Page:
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Viewing: Blog Posts Tagged with: exhibits, Most Recent at Top [Help]
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1. Pencil Jar

Come see this painting at the "Writers" show at Essentia in Belltown.

Opening Friday 6/10/16 6-9pm.

Join us for art, snacks, and readings by Sarah Galvin, Lesley Hazleton, and Maged Zaher

Push/Pull & Seattle Review of Books present

A selection of portraits painted for the Seattle Review of Books of local and national authors, plus paintings of the objects of a writer's life.

Christine Marie Larsen is a Seattle illustrator. Her work has appeared in The New York Times, Travel & Leisure, The Stranger, and more. Her illustrations explore the serious and sill aspects of this life on earth. 

Artist Reception will include readings from Lesley Hazleton, Maged Zaher, and Sarah Galvin. 

Come join us for an evening of local authors and art. We also have a Little Free Library to browse and borrow from. Refreshements will be provided. 

This show is made possible through The Betterhood at Essentia World's Only Natural Memory Foam.


Essentia Mattress Store - Seattle
2008 1st Ave, Seattle, Washington 98121


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It's back to school time!    September promises to be filled with fun theater, exhibitions, and mo'! EXHIBITS! ATLANTA, GA SERIOUSLY SILLY: THE ART & WHIMSY OF MO WILLEMS is on view at the HIGH MUSEUM in Atlanta, GA! The exhibit is based on the 2013 solo show at the Eric Carle Museum, with added original work and cool interactive stuff. Don't miss it! I'm very excited about the

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It's SUMMER time!  That means lots of vacation and fun, but also a whole bunch of appearances and theater and exhibits and movies and stuff to do. BOOKS! June 2 sees the publication of a brand new Elephant & Piggie adventure, I WILL TAKE A NAP! Gerald is careful. Piggie is not. Piggie cannot help smiling. Gerald can. Gerald worries so that Piggie does not have to. Gerald and Piggie are

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MAY is a busy month of appearances, theater, and a big exhibition.  I look forward to seeing you if you're in the area. EXHIBIT! The big news this month is the opening of SERIOUSLY SILLY: THE ART & WHIMSY OF MO WILLEMS at the HIGH MUSEUM in Atlanta, GA opening on MAY 23 and running through January of 2016.   The exhibit is based on the 2013 solo show at the Eric Carle Museum, with added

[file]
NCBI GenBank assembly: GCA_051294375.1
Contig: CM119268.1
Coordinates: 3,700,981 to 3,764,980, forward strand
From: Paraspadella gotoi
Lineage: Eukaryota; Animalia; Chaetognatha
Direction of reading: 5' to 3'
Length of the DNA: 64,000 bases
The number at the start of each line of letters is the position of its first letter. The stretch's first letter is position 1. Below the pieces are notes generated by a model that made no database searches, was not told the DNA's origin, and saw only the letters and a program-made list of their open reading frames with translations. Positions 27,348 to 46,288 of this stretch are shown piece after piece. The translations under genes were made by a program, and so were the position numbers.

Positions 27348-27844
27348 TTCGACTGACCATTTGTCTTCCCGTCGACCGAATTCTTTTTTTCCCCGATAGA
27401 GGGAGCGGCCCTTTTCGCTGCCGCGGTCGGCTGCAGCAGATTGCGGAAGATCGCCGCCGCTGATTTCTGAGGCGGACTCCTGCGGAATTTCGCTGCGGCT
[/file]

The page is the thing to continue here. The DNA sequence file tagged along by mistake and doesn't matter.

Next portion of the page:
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5. SCBWI-WWA Illustrator Exhibit at Washington State History Museum

I'm excited for this upcoming exhibit at the Washington State History Museum in Tacoma, Washington. This juried show features illustrations by members of the Western Washington Chapter of the Society of Children Book Writers and Illustrators. All the images in this show (including mine!) feature something relating to Washington State history.

Join us for a
Family Open House
Saturday, November 22

1911 Pacific Avenue
Tacoma, WA 

 Hope to see you on Saturday!

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November is going to be a busy month, with a new book plus appearances in Amherst, MA, Northampton, MA, & Brooklyn, NY. So let's get to it. NEW BOOK! November 4th, 2014 will see the release of Elephant and Piggie's newest adventure, WAITING IS NOT EASY!   Gerald is careful. Piggie is not.Piggie cannot help smiling. Gerald can.Gerald worries so that Piggie does not have

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7. The ABC of It: Why Children’s Books Matter

During a recent weekend in New York City I had some time between brunch and a Broadway show. I was able to spend a leisurely few hours exploring The ABC of It: Why Children’s Books Matter (curated by kidlit historian and frequent Horn Book contributor Leonard Marcus), an engaging exhibit at the New York Public Library.

The exhibit is a winding journey of children’s literature that follows its history from early readers such as Dick and Jane to the phenomenon of Harry Potter. As I wandered through the exhibit, the books on display led me down the memory lane of my childhood favorites. On one wall was Charlotte’s spider web, complete with her written words aptly describing Wilbur. An interactive component consisted of the author E.B. White reading aloud chapters from his classic novel, Charlotte’s Web. As I listened I was instantly transported back to my youth. Around the corner I found the original stuffed animals of A. A. Milne’s Winnie-the Pooh looking very worn and loved in a glass case.

winnie the pooh characters The ABC of It: Why Childrens Books Matter

from left: the original Eeyore, Tigger, Kanga, Piglet, and Pooh stuffed animals